Drivers are being warned that a change to the Highway Code could result in fines of up to £200 for nearly two million people.


Drivers are being warned that a change in the Highway Code could result in nearly two million motorists being fined £200.

UPCOMING CHANGES TO THE HIGHWAY CODE could result in fines for nearly 1.8 million drivers who do not change a basic driving habit.

On January 29, 2022, changes to the Highway Code will take effect, bringing with them some of the most significant changes in decades.

The tightening of mobile phone laws is one of the most significant changes, with drivers risking a £200 fixed penalty notice and six points on their license.

Except in an emergency, it is already illegal to text or call while driving with a hand-held phone.

Drivers will no longer be permitted to take photos or videos, scroll through playlists, or play games as a result of the new changes.

Drivers can still use a “hands-free” device like a sat-nav while driving, but they must do so safely.

This comes as new research shows that 1.79 million motorists use their cellphones while driving on the highway.

New roadside cameras that monitor cell phone use while driving are currently being tested on highways.

During the trial, one camera captured 15,000 drivers using their cellphones while driving, which was shocking.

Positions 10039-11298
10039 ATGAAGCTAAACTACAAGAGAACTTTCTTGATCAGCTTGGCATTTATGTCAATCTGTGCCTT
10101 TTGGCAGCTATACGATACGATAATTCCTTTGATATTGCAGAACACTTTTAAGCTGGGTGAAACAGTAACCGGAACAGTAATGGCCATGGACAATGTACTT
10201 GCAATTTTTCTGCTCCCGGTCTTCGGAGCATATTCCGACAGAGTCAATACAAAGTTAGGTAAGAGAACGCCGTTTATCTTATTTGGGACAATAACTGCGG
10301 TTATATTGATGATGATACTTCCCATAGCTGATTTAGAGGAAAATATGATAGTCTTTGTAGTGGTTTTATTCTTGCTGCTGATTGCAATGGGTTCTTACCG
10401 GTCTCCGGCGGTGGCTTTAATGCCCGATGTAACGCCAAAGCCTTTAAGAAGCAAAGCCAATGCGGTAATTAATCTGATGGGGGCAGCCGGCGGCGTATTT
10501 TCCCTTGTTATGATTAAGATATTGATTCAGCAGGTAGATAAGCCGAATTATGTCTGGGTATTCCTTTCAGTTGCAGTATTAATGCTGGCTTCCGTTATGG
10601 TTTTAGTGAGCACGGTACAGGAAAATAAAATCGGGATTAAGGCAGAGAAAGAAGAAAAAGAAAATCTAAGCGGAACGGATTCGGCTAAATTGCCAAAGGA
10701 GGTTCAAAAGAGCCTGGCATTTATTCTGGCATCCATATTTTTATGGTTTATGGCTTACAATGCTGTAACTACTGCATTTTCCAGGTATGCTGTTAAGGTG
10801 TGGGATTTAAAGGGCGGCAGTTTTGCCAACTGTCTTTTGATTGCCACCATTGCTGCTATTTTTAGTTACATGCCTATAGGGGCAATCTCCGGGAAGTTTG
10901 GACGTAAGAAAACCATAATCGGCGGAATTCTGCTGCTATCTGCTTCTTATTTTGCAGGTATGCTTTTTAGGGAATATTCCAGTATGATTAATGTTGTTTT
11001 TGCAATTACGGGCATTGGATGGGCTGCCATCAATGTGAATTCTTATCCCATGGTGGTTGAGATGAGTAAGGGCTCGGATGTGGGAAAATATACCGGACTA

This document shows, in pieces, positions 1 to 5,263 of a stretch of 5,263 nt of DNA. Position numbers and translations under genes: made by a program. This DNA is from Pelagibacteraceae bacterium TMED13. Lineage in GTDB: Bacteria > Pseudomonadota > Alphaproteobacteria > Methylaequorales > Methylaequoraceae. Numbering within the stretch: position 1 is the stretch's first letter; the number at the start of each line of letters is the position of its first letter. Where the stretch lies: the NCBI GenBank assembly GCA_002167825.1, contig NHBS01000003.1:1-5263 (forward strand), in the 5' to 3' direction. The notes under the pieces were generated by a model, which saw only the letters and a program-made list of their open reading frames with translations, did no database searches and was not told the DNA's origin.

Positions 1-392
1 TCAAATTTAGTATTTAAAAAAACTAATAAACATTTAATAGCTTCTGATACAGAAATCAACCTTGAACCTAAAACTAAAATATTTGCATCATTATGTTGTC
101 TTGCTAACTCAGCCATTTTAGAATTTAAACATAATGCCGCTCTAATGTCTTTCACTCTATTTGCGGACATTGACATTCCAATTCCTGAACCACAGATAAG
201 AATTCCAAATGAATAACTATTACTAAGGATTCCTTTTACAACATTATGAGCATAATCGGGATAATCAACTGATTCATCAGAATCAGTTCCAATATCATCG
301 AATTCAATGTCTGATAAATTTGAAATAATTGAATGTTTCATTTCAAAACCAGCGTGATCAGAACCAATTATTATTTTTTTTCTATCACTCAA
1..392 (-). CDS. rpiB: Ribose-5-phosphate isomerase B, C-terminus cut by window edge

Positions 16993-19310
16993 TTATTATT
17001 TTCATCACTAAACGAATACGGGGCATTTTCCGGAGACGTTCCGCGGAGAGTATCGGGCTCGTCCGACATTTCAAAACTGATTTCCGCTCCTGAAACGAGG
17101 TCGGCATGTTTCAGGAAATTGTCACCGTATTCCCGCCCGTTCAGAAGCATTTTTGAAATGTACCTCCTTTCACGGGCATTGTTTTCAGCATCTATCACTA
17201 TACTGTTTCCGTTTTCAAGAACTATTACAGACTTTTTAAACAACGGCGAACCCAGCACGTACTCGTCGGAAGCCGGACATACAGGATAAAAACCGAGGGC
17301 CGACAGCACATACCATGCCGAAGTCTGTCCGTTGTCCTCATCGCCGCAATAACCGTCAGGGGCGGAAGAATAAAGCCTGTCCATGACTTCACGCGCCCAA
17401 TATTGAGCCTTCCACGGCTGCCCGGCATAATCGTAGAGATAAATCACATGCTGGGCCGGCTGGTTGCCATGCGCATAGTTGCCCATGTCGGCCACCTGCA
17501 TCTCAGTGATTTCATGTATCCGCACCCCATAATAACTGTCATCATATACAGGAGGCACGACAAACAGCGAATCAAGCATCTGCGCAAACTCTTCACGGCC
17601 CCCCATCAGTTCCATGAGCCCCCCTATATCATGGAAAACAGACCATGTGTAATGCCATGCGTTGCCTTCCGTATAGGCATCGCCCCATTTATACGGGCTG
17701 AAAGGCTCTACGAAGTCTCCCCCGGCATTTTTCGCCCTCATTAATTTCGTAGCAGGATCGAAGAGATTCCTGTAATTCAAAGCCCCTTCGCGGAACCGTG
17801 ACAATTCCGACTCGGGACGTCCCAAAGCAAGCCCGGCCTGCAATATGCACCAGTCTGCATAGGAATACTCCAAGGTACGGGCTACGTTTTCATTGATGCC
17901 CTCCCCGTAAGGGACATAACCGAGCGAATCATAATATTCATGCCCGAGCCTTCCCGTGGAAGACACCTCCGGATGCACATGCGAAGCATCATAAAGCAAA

The cameras can be mounted on overhead gantries or portable trailers and can capture clear images at speeds up to 185 mph and in any weather condition.

All drivers and rule-breakers will be photographed using Artificial Intelligence (AI) technology.

Before any further action is taken, the photos will be examined by a human.

According to previous GoCompare data, harsher penalties resulted in fewer convictions in the past, though it’s possible that drivers have become more adept at avoiding detection.

Drivers should be aware of the fines and how they can be caught out, according to Ryan Fulthorpe, a car insurance expert at GoCompare.

“With the trial revealing the shocking number of people breaking traffic laws while driving, it is clear that more needs to be done to enforce these safety measures in order to keep the roads as safe as possible for all road users,” he said.

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“We hope that the ability to effectively punish those who break the rules will improve if the number of drivers caught using their phones continues to reflect the data suggested by the trial.”

“News from the Brinkwire.”


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